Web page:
The Smurfette Principle has evolved into the Minority Feisty. Now instead of a “token” female in a children’s movie, we may see a few females sprinkled around, a “minority” of them. Parents, the next time you watch a children’s movie, try not to let the Minority Feisty population distract you from the limitations female characters are almost always forced into. Ask yourself: Is the female the protagonist in this film? Does the narrative revolve around her quest? Or is she there to (play a crucial role in) helping the male star achieve his goal/ dream?
At the end of the movie, there is a wedding. I’m not going to call that information a spoiler. After the ceremony, Maria is referred to as “Mrs Sanchez.” She has no quest. Instead, “Book of Life” ticks off gender tropes to become the most sexist children’s movie of 2014.
Susan Schrivjer, the Florida mom who started the petition against Toys R Us for selling “Breaking Bad” toys to adults, tells CNN, “Kids mimic their action figures, if you will. Do you want your child in an orange jumpsuit?”
Toys R Us banned the toy almost immediately after Schrivjer started her protest, so I want to know: Do we all finally agree that kids imitate their toys? And if we do, why are toy stores selling half-dressed, belly-baring, high heel wearing sexualized figures to little kids?
When Melissa Wardy, founder of Pigtail Pals saw this backpack on a first grader, she blogged:
Try this test: If the image can be lifted from the child’s toy/backpack/t-shirt and placed on the billboard for a strip club and not look out of place, then things are seriously fucked.
Wardy, myself, organizations like Let Toys Be Toys for Girls and Boys, and parents have created and signed petition after petition about sexism, only to be ignored in the USA. After shopping at Toys R Us, one mom wanted to know why Slave Leia was the only available Leia. Jezebel reports:
Over the weekend we received a tip from a concerned mother who had come across something very disconcerting while perusing the aisles of Toys R Us. Apparently the only available toy or figurine of the Star Wars character Princess Leia is of her in the “Slave Outfit” from Return of the Jedi. Bikini? Check. Loin cloth? Check. Chain around the neck? Check. And in case you were wondering if it was actually geared towards children, it’s listed for kids ages 4+….This is a perfect and heart-breaking example of how ingrained sexism is in geek culture. It’s not like there’s a Chewbacca toy in a banana hammock.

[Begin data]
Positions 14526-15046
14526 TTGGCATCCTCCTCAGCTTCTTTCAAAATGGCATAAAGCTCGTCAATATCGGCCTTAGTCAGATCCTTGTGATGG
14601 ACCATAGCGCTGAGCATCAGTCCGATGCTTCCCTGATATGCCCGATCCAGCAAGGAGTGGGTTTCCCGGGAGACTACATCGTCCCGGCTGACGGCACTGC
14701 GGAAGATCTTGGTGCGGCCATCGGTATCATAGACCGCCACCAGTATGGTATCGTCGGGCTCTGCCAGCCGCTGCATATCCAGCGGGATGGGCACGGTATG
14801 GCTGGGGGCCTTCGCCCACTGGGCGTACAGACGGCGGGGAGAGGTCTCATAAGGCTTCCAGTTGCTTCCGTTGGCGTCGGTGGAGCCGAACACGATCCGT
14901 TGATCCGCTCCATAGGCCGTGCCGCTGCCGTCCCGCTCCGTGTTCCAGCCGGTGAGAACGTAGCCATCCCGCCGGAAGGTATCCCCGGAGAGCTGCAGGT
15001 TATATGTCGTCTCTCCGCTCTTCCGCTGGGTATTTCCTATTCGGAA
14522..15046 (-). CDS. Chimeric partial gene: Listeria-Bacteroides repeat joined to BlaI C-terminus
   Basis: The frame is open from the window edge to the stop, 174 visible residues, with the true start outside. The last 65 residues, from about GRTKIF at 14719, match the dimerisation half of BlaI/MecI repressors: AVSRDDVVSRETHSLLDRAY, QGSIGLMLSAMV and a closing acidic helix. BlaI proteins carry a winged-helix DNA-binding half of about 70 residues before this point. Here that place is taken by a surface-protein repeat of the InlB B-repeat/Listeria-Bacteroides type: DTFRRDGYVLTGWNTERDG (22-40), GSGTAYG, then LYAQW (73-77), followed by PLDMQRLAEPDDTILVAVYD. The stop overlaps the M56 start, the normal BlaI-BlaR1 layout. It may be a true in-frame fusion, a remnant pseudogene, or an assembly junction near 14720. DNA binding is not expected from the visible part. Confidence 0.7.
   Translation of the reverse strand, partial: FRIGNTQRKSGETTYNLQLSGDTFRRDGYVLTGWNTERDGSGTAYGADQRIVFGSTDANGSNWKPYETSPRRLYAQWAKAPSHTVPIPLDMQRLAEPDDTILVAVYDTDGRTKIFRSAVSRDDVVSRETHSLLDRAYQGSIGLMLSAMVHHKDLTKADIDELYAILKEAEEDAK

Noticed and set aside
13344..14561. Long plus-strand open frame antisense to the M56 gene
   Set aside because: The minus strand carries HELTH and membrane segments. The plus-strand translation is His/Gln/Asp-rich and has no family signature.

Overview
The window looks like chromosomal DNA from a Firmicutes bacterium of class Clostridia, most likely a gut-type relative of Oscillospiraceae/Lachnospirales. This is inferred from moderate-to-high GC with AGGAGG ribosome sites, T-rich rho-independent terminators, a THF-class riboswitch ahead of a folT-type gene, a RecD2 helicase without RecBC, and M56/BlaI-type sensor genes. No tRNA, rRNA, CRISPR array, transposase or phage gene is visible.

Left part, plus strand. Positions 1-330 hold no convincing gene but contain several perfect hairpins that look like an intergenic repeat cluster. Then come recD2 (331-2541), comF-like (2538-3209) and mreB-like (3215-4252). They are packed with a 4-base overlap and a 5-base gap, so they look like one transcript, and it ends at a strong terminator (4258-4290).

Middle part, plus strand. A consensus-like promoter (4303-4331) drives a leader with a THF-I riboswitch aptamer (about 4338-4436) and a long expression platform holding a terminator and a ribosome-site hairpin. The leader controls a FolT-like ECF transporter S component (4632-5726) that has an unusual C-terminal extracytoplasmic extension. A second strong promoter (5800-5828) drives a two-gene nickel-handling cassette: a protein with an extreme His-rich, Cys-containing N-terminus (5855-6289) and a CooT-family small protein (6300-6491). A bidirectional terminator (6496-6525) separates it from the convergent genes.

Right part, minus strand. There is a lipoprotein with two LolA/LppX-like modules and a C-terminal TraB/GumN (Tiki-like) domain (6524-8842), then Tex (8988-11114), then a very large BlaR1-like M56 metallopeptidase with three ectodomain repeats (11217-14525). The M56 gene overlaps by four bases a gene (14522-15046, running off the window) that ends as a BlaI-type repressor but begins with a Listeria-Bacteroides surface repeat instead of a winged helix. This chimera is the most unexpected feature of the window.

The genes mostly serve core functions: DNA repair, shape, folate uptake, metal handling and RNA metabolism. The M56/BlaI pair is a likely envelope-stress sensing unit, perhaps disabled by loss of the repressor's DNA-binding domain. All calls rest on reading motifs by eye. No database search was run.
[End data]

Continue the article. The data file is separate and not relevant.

Wait, so @ToysRUs pulled all of the Breaking Bad figures from their shelves and still sells Barbie? Hmmmm…I wonder what is more damaging
The more we all rail against “Breaking Bad” toys, the more we ignore the sexism and affirm it as normal. It is shocking to me, as a mom of 3 young daughters, that sexism in kidworld is accepted so completely. And this acceptance goes beyond toys to media, which of course loops back to inpsire more toys. In Disney’s movie “Planes,” the fast plane, the hero of the movie, mocks the slower planes for being girly.
Plane One: What’s taking this guy so long? Is he really as good as he says he is?
Plane Two: No, better.
Plane One: Whoa! Who was that?
Plane Three: (Descending fast on top of the other two) Well, hello ladies. Ready to lose?
Plane Three goes on to leave the “ladies” in the dust.
As with the toys, this kind of sexism in movies for children is typical. In “Madagascar 3″ a scene features a male penguin mocking other male penguins, “You pillow fight like a bunch of little girls.”
As with “Planes” this sexist scene is so hysterical, it’s the one chosen for the preview.
“When the worst thing we say to a boy in sports is that he throws ‘like a girl,’ we teach boys to disrespect the feminine and disrespect women. That’s the cultural undercurrent of rape…It’s not DNA we’re up against; it’s movies, manners and a set of mores, magnified in the worlds of the military and sports, that assign different roles and different worth to men and women. Fix that culture and we can keep women a whole lot safer.
I want Toys R Us– and parents– to know that it is far more damaging to sell sexist toys to kids than to sell Jesse to adults. The Florida mom asked CNN if we’d prefer our kids in orange jumpsuits. I’d like to reply with this story. A while back my 4 year old daughter was looking through a magazine, and she saw an ad for “Orange is the New Black.” She cried out, grinning, “Look Mama, so many girls!” It’s that rare for her to see an image of a group of women together in the media, no belly buttons, no cleavage, and also, by the way, not all white. She was so excited, she wanted to be in a picture with them, so I took this.
Does my daughter know these women are playing convicts? Nope. Would I allow her to watch the show? Of course not. If I saw “Orange is the New Black” action figures sold at “Toys R Us” would I buy them for her? Absolutely, because Florida mom, I’d rather see my 4 year old in an orange jumpsuit than thigh high boots.